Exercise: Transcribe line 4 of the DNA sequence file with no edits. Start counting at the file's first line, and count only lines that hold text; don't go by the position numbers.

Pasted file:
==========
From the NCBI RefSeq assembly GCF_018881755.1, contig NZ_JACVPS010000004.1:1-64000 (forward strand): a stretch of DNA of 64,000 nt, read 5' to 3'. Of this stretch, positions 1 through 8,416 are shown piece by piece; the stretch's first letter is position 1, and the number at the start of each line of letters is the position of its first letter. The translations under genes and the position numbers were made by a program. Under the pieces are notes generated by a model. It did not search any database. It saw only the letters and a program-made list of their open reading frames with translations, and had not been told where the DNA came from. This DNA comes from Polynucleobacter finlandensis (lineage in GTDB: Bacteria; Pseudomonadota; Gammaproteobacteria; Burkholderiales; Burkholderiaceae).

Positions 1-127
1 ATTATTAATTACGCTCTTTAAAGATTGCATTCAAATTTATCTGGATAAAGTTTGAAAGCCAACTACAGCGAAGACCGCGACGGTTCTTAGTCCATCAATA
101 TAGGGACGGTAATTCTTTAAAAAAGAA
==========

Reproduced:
101 TAGGGACGGTAATTCTTTAAAAAAGAA